L&P Wines & Liquors
Bombergers Declaration Bourbon Whisky release
Earlier this year we reviewed Shenk’s Homestead, one half of Michter’s very rare Legacy Series. Today we’re diving into the other oddly-named member of that duo, Bomberger’s Declaration (typically referred to as just Bomberger’s). It was named for another prominent figure in Michter’s long history, Abraham Bomberger, who purchased the original Shenk’s distillery in the 1860s and operated it under his name until Prohibition in 1919. The distillery wasn’t named Michter’s until the 1950s when one of the owners arrived at the idea of combining portions of his sons’ names — Michael and Peter.
Bomberger’s was first released in 2015, but it received new packaging and a slight proof increase in 2018. Like Shenk’s, this one is a departure from the standard Michter’s profile and includes whiskey aged in Chinquapin oak. Unlike Shenk’s, Bomberger’s is labeled a straight bourbon, so there’s no mystery about the mashbill or whether this one aged in new oak. Let’s dig in!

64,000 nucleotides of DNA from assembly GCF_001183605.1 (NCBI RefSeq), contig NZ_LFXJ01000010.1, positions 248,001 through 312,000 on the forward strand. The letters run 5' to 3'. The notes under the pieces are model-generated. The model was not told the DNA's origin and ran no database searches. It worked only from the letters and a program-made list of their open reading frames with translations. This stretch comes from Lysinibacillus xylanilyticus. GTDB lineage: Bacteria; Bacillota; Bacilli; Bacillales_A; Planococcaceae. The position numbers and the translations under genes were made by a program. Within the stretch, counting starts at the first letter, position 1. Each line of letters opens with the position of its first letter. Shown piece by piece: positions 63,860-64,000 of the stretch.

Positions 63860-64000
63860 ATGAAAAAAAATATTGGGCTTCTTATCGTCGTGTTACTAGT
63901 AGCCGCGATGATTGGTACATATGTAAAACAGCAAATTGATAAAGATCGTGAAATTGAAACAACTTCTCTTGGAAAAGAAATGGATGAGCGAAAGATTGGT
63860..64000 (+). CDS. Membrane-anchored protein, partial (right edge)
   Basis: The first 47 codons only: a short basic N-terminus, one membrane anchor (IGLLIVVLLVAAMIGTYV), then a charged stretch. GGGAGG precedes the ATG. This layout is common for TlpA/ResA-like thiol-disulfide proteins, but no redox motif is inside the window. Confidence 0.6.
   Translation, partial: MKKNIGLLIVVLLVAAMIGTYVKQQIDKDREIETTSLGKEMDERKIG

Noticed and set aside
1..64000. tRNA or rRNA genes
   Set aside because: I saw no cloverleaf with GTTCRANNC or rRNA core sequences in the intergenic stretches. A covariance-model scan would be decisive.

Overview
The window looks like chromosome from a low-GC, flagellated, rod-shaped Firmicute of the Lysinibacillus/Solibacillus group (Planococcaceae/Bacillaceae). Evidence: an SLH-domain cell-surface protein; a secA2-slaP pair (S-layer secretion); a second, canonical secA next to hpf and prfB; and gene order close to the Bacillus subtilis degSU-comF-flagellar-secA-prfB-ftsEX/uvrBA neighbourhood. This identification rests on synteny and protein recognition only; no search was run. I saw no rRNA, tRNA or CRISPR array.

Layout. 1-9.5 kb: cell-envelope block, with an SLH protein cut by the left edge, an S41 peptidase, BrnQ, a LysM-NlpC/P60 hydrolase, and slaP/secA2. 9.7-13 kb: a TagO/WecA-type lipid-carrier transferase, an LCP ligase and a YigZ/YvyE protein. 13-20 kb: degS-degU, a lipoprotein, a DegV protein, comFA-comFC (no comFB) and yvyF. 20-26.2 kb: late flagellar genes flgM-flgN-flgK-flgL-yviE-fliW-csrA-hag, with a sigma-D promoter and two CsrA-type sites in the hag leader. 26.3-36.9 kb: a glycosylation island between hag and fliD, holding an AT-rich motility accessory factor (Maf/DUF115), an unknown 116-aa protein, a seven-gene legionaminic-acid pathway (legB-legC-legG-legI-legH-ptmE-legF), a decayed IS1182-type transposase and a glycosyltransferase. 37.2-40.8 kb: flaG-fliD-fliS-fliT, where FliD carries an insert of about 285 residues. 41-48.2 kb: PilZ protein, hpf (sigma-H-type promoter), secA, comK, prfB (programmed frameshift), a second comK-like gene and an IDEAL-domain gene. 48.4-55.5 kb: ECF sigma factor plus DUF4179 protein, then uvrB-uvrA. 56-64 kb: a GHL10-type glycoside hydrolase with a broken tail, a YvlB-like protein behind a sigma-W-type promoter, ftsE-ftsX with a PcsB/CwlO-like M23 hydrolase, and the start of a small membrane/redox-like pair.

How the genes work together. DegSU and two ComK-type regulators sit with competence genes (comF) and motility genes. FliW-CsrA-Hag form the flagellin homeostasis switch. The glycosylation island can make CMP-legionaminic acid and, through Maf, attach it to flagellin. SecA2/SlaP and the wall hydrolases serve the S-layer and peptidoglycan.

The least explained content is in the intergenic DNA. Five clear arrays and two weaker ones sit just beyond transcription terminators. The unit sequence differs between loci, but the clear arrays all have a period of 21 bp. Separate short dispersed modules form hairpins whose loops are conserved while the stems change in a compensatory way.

The nose is big and complex with notes of salted caramel, orange blossom honey, grilled peaches, and old barn floors. There’s a dustiness to it but also plenty of enticing sweetness. The palate is full-bodied and rich without being overly syrupy or heavy. Crème caramel and chocolate-covered orange slices kick things off, followed by sweet tobacco, cherry candies, and an unmistakable ripe peach note. The oak arrives with prominence on the generous finish which is balanced without any astringency, full of toasted coconut and vanilla bean.
Both Shenk’s and Bomberger’s are reasonably priced at MSRP, but their rarity has contributed to some significant secondary increases. If you’re trying to decide what to shell out for from the 2019 vintage, Bomberger’s slightly edges Shenk’s with its depth and balance. Like Shenk’s, the 2020 release of Bomberger’s reportedly contained even more whiskey aged in Chinquapin oak, so we’ll report back if we get the chance to see how that one compares.